Yowza, this has not been a great week. A sweet young guy who worked in my building, only 24 years old, died in his sleep from a burst appendix. My dream of electing the first female president vanished in front of my eyes. I had an extremely uncomfortable situation with a man who wouldn’t take no for an answer. And finally, I found out that a friend from high school, one of my fellow cheerleaders and my morning ride to school, tragically passed away and left 3 young sons. I’ve done my fair share of crying and I'm ready to start over on Monday.
Rob Base nailed it, life is both joy and pain, sunshine and rain. I’ve taken away two important reminders from these sad experiences. First, life is short. This certainly isn’t breaking news, but when we get wrapped up in our petty day to day problems it’s easy to forget how fragile and fleeting our time here can be. We need to wring as much happiness from each day as possible. Second, it’s not always easy being a woman. We face some unique challenges and need to be prepared for them, both emotionally and in practice.
On the surface, these two conclusions seem a bit contradictory from a financial perspective. Life is short – live every day like it’s your last! But…we need to be prepared, responsible and tough. I believe that we can marry these two ideas to build a responsible yet fulfilling future. These are my suggestions on how to strike a balance in your financial life between planning and enjoying:
The last thing the Internet needs is one more article complaining about Donald Trump, so I'm not going to write that post. As a woman with a mission to empower other women financially, I want to talk about how The Donald has impacted the national discourse in a way that I hope will be positive in the long run. I believe his comments have opened a conversation that crosses gender lines about what is acceptable to say and do to people in general. This is not about being overly politically correct – it’s about being human.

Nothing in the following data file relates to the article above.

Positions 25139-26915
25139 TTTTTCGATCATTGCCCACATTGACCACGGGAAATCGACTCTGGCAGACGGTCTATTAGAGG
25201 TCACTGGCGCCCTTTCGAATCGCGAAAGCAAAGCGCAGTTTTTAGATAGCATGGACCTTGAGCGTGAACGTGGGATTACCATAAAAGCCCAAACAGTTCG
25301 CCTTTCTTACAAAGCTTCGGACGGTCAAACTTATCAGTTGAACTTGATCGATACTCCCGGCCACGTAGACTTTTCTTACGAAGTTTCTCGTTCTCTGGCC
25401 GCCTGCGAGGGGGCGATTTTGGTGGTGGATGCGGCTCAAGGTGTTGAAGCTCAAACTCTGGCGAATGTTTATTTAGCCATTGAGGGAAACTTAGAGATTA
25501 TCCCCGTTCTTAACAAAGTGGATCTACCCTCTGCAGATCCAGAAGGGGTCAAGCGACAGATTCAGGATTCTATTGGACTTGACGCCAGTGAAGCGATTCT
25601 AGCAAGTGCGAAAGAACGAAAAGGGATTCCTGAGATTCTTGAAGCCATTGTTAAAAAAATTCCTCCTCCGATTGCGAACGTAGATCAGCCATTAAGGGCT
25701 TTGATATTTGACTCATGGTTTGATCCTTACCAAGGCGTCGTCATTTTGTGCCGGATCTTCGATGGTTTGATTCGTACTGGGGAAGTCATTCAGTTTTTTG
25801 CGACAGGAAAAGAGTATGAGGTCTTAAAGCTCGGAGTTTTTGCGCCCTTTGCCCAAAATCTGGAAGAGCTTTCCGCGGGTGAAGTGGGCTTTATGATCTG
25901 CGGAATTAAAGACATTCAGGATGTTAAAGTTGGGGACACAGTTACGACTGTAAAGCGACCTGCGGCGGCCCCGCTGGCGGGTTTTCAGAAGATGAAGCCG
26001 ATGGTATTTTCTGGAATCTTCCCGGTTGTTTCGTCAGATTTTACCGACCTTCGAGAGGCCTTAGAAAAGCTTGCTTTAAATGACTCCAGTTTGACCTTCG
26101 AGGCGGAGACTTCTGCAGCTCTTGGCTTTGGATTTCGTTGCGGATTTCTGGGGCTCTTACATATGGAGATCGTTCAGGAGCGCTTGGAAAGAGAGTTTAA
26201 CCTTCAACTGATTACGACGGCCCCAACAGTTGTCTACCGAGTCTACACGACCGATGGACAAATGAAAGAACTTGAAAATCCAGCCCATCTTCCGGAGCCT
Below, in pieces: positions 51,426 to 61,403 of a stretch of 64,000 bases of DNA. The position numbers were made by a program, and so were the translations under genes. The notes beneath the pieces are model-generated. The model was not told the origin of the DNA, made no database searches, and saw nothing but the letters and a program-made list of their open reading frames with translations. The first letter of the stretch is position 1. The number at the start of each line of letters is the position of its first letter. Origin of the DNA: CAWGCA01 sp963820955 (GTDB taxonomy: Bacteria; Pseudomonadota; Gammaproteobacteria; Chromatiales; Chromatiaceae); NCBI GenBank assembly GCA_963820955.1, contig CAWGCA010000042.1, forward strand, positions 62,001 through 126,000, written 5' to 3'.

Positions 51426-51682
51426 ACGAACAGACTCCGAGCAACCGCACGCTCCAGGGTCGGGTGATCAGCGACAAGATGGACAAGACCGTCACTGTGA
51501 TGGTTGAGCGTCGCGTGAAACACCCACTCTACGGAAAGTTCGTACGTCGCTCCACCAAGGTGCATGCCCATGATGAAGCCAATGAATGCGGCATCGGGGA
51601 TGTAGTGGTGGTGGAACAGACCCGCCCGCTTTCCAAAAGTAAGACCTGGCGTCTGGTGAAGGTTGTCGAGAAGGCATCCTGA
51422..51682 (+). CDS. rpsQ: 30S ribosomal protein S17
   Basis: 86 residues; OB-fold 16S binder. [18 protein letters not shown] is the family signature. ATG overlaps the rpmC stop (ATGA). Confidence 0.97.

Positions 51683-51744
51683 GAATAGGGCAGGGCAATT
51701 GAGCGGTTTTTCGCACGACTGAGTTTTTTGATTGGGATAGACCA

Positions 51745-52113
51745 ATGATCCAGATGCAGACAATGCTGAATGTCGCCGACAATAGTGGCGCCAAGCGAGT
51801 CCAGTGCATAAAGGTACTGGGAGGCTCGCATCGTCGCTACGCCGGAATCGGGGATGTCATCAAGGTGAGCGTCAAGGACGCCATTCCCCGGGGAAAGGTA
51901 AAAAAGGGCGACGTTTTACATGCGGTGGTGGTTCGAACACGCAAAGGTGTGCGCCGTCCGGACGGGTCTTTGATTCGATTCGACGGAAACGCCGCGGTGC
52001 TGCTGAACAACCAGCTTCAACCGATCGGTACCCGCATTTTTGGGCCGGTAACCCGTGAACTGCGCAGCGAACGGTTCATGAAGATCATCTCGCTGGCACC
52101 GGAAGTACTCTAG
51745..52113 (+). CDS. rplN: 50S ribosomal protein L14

Let me get this out of the way…the comments Trump made on the Access Hollywood bus were without question demeaning, disrespectful and unacceptable. I think FLOTUS summarized it perfectly last week when she said,
“…I have to tell you that I can't stop thinking about this. It has shaken me to my core in a way that I couldn't have predicted.” - Michelle Obama
I concur. Hearing his words shocked me, and I’m not easily offended. They pissed me off. It made me want to cry. I felt the sting of those words personally. To paraphrase Robert DeNiro’s viral video, it made me want to punch him in the face.
Most people would never say or do the things Trump described, but harassment doesn’t need to be overtly physical to intimidate or demean. Until now, I don’t think that our society has been open about discussing where that line is drawn, even among women. Since the release of that tape I’ve had many conversations with friends, both male and female, about their experiences with harassment. I’ve learned things about friends I’ve known for decades that they had never mentioned. Either they had buried it deep in their memories or were too embarrassed to bring it up before, but now that the cat is out of the bag, so to speak, these stories are being discussed. I think this is progress. I’ve also remembered encounters that I hadn’t thought about in years.